Henbit (above) can be a problem in newly seeded lawns or bare garden areas.
There are a number of weeds that pop up very early in the spring and even start flowering before most other plants have shown any signs of growth. Most of these are spring or winter annuals that come back from seed each year. Spring annuals germinate early in the spring while winter annuals actually germinate during the previous fall, overwinter then resume growth the following spring, flower and die. In most cases, these cool season weeds are more prevalent in waste areas, growing on bare soil.
Prostrate knotweed (Polygonum aviculare) is one of the earliest annual weeds to germinate. Seedlings can often be found as early as March, particularly along gravel driveways or in heavily compacted soils where it is very common. It is also a common weed in cracks in pavement where it will usually grows flat and spreads out into a mat that may reach 24” in diameter or more. While it can germinate at very low temperatures it can also thrive during the heat and drought of summer, unlike many other spring or winter annuals. It usually doesn’t flower and set seed until the summer months. It is called knotweed because there is a characteristic swelling at each node along the fine, wiry stems.
Bur buttercup (Ceratocephala testiculata) is an early spring flowering, low-growing winter annual that usually flowers once temperatures reach the mid-40s to 50°F then flower and set seed by the first part of May. The plants are quite small, usually reaching no more than an inch or two in height. The flowers are only about 1/4” across and mature into a spiny fruit, which can be quite painful to step on while barefoot. It also tends to grow in large mats containing many individual plants. It can be a tough one to control. I would recommend using combination weed control product in the fall or glyphosate. They will be much more effective on the young seedlings in fall than in the spring. Often this weed will be growing along the sidewalks, in pathways or in other sites with compacted soil.
Bur buttercup (Ceratocephala testiculata) starts growing and flowering very early in the spring.
The seedheads or burs of bur buttercup can be quite sharp and painful to step on.
Henbit (Lamium amplexicaule) may be a winter or spring annual that flowers very early in the spring. It can be a real problem in newly seeded lawns or bare areas in lawns or gardens. Since it is a member of the mint family, the foliage has a minty aroma when crushed or mowed. It has very small pink to lavender flowers that are borne in clusters around the stem at the nodes along the upright stems. The best control in a lawn is to keep the grass healthy. Over-seed bare areas, fertilize if that has not been done in recent years and raise the mowing height to at least 3”. Henbit does provide food for some types of birds so it does have some merit in the garden.
Henbit has pink to lavender flowers.
Henbit flowers close-up.
Shepherd’s purse (Capsella bursa-pastoris) is another common winter annual that can be found growing and flowering in both the spring and fall. The common name of shepherd’s purse refers to the triangular shape of the fruit, that resembles an old-fashioned coin purse. This annual produces lots of seed since each of the little “purses” are filled with seeds. The plant starts growth as a rosette of dandelion-like leaves before the flower stem develops that may reach 8 to 12” in height. It is actually a member of the Brassicaceae family so is related to cabbage, kale, broccoli and other related plants. The leaves, seeds and oil is also edible.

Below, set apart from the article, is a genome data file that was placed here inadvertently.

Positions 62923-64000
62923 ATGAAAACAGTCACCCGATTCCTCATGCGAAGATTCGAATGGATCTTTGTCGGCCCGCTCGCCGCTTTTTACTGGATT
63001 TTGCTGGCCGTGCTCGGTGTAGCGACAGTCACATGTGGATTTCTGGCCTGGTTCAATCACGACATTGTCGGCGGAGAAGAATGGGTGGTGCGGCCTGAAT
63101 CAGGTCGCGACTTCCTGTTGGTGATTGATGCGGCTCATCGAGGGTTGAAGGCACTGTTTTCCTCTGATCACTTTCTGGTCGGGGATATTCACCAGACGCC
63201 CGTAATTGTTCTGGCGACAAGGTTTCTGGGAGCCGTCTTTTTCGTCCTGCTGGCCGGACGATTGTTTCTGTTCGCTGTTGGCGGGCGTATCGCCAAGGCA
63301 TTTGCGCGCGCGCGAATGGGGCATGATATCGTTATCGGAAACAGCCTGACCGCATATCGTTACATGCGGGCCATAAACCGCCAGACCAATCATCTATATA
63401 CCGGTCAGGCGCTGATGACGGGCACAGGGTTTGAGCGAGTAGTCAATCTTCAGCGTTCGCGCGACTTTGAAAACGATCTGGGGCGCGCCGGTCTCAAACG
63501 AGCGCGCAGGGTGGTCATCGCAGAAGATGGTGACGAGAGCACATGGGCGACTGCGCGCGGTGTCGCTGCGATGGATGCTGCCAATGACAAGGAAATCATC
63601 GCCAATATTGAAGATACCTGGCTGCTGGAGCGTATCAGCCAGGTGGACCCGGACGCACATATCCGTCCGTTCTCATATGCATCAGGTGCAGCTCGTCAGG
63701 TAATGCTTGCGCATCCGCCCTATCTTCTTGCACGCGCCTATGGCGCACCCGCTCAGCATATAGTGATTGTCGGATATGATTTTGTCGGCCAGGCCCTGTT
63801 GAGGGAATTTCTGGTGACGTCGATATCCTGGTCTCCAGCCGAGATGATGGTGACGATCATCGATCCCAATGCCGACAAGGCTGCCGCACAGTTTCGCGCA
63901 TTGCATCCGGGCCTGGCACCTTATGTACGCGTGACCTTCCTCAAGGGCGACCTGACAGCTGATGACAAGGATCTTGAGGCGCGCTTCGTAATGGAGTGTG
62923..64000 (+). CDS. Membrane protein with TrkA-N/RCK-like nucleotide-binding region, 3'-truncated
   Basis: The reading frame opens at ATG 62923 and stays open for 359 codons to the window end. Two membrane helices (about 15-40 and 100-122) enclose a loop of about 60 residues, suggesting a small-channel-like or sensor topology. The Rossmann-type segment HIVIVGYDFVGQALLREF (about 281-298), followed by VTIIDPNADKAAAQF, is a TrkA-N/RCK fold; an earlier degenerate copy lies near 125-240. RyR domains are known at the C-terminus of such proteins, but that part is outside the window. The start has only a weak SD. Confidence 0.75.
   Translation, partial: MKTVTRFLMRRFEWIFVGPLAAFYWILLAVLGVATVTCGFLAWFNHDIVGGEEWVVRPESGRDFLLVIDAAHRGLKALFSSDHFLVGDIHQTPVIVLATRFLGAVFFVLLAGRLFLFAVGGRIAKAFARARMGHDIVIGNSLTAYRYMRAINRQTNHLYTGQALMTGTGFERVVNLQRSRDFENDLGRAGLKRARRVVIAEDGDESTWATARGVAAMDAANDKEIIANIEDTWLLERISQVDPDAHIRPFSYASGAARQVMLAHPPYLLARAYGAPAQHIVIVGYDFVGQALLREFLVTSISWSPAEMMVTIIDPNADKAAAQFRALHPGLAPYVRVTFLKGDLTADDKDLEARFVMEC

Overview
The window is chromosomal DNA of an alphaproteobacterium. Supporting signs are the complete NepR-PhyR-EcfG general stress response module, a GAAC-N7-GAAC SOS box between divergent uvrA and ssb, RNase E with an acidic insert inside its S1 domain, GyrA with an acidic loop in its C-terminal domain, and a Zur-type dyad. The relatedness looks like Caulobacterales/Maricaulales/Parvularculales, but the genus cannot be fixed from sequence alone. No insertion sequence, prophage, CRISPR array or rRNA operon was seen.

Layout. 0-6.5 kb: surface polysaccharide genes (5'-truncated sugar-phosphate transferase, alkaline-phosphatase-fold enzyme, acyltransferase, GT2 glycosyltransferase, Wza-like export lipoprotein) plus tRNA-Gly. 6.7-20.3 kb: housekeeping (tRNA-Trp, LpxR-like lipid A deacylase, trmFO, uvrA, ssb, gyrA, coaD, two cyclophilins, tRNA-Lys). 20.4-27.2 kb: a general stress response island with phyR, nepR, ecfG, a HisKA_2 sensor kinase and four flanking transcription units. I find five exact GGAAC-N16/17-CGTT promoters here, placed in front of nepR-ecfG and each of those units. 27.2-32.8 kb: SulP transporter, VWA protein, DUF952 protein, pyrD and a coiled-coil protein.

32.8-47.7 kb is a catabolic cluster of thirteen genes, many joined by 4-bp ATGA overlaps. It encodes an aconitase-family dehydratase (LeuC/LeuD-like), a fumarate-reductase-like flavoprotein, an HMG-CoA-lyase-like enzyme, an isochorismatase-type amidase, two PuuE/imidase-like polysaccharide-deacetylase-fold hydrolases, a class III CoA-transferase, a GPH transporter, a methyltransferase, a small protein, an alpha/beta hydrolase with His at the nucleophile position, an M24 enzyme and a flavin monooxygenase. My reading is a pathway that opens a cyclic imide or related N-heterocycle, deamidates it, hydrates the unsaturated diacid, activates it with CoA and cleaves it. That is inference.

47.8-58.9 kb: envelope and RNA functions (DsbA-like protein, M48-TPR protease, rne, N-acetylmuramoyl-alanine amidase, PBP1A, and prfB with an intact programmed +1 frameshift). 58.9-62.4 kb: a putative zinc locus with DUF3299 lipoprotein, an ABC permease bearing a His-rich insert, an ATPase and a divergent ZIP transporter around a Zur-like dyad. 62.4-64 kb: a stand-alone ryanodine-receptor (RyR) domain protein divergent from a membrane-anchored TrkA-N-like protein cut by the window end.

Waterpod (Ellisia nyctelea) is a plant often seen growing up in patches in partial shade to full shade locations. Like many of these other weeds, it is commonly seen growing on bare soil or where lawn grasses are thin. It has a distinctive pinnately lobed leaf. It can grow up to a foot tall. It has light blue flowers followed by small fruit that contain four seeds each. It is easy to hoe out when young or pull because it has a weak taproot.
Catchweed bedstraw (Galium aparine) is another very common early spring plant. It is easily distinguished by its finely textured palmately compound leaves and also by the minute sticky hairs which sometimes leads to some of its other common names like Velcro plant and stickywilly. It can be fun to play with as it will adhere to most clothing, particularly if it is soft and fuzzy. But that feature is exactly what allows this plant to be spread around as it hitches a ride on your socks or pants, spreading seeds as it goes. The flowers are quite tiny, four-petaled and white or yellow. During the course of the summer, plants may grow to 4’ in height or spread and become entangled in other vegetation making them quite troublesome. They are fairly easy to pull out when young but you must remove the very base of the plant with some of the roots – the stems can be rather brittle and just break off, only to grow back again.
As mentioned in the description of each of these common weeds, they are more prevalent in areas where not much else is growing or along the edges of gardens or lawns. So, the best way to prevent these weeds is to keep other kinds of groundcovers growing or use a mulch to help cover the soil, but often these weeds will be seen growing on the surface of mulch. Pre-emergent herbicides may provide some control but must be applied prior to weed seedling emergence so in many cases would need to be applied in early April for most of these weeds to do much good. Hand weeding, pulling or hoeing are probably the safest methods of removal. Post emergent sprays are another option but must be used with extreme caution as to not damage desirable, adjacent plants. As always, be sure to follow the label instructions. Remember that if weeds are allowed to go to seed, they will just be a more severe problem next year.